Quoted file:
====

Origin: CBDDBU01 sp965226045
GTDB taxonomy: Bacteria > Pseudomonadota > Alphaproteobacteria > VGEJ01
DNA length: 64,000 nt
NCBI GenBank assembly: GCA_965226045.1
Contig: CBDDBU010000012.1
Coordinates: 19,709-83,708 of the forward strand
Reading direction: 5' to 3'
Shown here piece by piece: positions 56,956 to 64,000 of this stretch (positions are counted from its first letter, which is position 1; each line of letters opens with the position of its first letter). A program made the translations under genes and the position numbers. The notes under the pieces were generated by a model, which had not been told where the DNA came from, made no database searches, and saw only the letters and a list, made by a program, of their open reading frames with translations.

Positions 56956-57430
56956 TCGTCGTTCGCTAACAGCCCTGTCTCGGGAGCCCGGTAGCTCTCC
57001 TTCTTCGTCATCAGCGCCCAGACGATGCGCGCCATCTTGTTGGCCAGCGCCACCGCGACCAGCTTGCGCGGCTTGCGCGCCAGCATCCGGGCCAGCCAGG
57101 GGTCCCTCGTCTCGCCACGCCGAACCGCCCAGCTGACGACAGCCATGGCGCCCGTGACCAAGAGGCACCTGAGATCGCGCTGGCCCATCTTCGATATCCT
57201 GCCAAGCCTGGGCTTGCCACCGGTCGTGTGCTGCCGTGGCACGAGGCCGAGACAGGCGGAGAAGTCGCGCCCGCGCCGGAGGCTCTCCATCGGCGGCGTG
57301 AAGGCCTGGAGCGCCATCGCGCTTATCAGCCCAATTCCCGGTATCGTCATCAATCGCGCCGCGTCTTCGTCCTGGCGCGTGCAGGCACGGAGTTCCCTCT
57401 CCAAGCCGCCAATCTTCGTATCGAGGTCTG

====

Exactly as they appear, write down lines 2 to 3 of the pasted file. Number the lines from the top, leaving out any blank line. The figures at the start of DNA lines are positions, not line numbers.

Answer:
GTDB taxonomy: Bacteria > Pseudomonadota > Alphaproteobacteria > VGEJ01
DNA length: 64,000 nt